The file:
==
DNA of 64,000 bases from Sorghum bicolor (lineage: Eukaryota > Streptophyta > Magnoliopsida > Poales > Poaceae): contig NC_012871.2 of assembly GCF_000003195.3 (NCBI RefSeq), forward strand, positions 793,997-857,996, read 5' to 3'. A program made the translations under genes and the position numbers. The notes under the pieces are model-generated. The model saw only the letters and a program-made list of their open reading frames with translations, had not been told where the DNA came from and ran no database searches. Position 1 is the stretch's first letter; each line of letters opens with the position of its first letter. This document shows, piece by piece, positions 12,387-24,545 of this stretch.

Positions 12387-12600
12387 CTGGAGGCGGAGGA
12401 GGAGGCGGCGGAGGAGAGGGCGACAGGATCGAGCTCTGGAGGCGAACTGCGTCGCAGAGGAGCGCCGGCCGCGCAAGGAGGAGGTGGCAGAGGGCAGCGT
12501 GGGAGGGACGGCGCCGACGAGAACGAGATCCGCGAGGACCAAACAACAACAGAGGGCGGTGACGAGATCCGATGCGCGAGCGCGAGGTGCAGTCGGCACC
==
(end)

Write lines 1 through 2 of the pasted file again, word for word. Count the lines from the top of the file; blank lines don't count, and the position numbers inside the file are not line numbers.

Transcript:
DNA of 64,000 bases from Sorghum bicolor (lineage: Eukaryota > Streptophyta > Magnoliopsida > Poales > Poaceae): contig NC_012871.2 of assembly GCF_000003195.3 (NCBI RefSeq), forward strand, positions 793,997-857,996, read 5' to 3'. A program made the translations under genes and the position numbers. The notes under the pieces are model-generated. The model saw only the letters and a program-made list of their open reading frames with translations, had not been told where the DNA came from and ran no database searches. Position 1 is the stretch's first letter; each line of letters opens with the position of its first letter. This document shows, piece by piece, positions 12,387-24,545 of this stretch.

Positions 12387-12600